Continue Reading Warning light: The FTC is monitoring the connected car marketplace

On October 30, 2017, Sears Holding Management Corporation (“Sears”) petitioned the Federal Trade Commission (“FTC”) to reopen and modify the settlement to which they agreed in 2009.  At that time, Sears agreed to a consent order to resolve the FTC’s complaint that Sears allegedly did not adequately disclose the scope of its collection of “online browsing” data collected from users of Sears’ desktop software application.  This landmark enforcement action was one of the FTC’s first uses of its section 5 authority to regulate privacy-related disclosures and the tracking of users’ online activity.

With Sears’ petition, a company under a privacy-related consent order has for the first time asked the FTC to scale back the breadth of the order’s applicability because of changes in technology, consumer expectations, and the marketplace.

Changes in Mobile App Ecosystem and Consumer Expectations. In its petition, Sears argued that the current online marketplace demonstrates that the consent order is too broad and “does not align with today’s mobile application ecosystem and consumer expectations.”  Sears explained that the consent order requires handling consumer notices in its mobile applications in a way different from other companies’ industry-standard mobile apps, and the order’s prescriptive manner does not fit with how consumers obtain mobile applications through app stores.  According to Sears, more recent FTC orders recognized exceptions to certain consumer notices for normal functioning of mobile applications that are expected by consumers, e.g., notices related to application configurations, crash monitoring, and usage activity.  Sears seeks an order more in-line with the new FTC orders that include the exceptions.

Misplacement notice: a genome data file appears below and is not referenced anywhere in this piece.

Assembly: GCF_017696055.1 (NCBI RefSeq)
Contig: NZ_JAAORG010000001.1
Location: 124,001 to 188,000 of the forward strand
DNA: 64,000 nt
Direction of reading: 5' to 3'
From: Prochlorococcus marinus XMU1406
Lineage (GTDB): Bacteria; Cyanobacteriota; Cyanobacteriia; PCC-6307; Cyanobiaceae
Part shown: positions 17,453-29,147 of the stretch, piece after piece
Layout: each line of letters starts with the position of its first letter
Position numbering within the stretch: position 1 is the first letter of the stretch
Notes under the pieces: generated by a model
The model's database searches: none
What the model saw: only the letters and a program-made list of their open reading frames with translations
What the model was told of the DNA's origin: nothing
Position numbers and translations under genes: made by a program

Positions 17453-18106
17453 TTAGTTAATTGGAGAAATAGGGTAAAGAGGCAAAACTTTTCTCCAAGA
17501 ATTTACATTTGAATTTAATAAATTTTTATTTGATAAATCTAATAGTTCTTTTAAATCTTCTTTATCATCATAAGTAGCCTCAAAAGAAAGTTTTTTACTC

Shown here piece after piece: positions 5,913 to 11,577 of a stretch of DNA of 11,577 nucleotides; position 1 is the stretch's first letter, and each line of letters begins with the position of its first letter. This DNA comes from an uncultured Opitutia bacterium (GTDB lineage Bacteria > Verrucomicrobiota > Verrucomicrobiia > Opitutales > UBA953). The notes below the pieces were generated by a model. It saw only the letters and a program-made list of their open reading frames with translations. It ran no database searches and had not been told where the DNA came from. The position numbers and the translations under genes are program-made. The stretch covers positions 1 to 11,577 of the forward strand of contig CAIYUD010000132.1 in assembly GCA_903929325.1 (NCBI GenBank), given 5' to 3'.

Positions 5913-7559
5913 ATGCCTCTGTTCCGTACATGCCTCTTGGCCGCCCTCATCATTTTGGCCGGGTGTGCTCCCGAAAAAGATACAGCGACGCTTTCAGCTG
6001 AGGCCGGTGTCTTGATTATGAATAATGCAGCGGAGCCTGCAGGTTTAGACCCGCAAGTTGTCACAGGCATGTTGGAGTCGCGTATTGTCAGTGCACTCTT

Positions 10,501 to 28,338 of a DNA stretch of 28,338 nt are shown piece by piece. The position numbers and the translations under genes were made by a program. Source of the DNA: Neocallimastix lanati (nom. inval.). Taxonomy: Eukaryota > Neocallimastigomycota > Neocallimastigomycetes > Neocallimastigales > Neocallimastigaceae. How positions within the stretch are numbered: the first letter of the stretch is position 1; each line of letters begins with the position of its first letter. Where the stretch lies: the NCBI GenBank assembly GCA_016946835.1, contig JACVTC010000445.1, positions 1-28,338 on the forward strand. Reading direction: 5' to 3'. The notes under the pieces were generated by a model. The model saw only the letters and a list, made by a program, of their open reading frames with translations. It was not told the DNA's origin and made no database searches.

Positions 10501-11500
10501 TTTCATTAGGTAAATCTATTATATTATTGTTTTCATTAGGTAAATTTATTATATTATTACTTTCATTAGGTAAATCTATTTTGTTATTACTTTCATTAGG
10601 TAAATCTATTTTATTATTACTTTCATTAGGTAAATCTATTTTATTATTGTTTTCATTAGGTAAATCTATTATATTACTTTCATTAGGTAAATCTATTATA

Continue Reading Sears Petitions to Change Its 8-Year-Old FTC Privacy Settlement Order

On October 19, President Trump formally announced his nomination of Joseph Simons to serve as Federal Trade Commission Chair for a seven-year term.

Simons would assume the chairmanship of the agency in lieu of Acting Chair Maureen Ohlhausen, who took the position last January and is expected to remain with the Commission until the expiration

A panel at a meeting of the National Association of Attorneys General highlighted data breaches and privacy in the context of new technology, signalling that state regulators are focused on consumer protection in this area.

The panel at the Southern Regional Meeting in Charlottesville on April 4 was devoted to emerging technologies, privacy concerns, and